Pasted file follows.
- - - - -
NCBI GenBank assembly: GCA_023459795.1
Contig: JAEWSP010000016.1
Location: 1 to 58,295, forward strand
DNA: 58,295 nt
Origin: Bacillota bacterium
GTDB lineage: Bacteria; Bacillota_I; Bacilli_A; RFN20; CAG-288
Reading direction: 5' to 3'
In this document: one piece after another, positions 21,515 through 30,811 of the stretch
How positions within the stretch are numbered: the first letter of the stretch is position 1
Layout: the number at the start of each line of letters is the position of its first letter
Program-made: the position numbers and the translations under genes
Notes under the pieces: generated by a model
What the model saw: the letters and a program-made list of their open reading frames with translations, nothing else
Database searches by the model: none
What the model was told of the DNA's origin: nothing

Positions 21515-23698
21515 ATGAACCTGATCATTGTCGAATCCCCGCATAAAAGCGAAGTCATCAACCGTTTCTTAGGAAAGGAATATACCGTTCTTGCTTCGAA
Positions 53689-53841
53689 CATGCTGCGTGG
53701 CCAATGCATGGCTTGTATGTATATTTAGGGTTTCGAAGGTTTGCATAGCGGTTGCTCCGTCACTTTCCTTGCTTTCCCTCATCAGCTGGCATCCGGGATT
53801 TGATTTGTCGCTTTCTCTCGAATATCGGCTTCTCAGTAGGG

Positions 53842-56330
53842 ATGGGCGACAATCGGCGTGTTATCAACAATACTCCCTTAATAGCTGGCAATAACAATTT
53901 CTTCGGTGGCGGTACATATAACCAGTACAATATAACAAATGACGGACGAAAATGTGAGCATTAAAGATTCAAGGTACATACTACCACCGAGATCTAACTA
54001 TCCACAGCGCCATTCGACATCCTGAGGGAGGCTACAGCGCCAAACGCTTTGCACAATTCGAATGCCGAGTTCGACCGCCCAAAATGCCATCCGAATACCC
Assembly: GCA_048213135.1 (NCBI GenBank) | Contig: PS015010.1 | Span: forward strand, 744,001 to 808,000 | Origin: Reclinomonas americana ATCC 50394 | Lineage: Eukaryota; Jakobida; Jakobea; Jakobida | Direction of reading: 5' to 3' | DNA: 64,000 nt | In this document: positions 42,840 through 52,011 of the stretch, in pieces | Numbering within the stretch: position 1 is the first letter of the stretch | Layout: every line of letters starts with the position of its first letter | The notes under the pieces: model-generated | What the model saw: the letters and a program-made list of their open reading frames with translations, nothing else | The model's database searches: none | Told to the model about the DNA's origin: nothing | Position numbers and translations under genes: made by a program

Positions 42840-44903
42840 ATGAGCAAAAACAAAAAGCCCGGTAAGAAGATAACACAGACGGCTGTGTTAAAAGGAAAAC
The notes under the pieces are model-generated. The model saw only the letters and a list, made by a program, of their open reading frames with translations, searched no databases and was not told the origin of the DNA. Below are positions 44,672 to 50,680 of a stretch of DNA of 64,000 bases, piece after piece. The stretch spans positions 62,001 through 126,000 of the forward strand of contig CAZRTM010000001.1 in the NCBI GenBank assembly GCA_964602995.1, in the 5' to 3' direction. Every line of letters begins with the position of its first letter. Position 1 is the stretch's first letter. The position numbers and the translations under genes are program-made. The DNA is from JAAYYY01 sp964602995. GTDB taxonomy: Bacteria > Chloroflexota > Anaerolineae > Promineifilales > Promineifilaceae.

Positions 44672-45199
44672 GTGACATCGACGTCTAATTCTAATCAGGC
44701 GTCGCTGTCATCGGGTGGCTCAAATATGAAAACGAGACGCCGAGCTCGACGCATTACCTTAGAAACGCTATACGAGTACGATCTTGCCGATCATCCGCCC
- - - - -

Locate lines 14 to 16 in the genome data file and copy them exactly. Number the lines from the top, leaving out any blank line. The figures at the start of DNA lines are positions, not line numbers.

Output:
Database searches by the model: none
What the model was told of the DNA's origin: nothing

Positions 21515-23698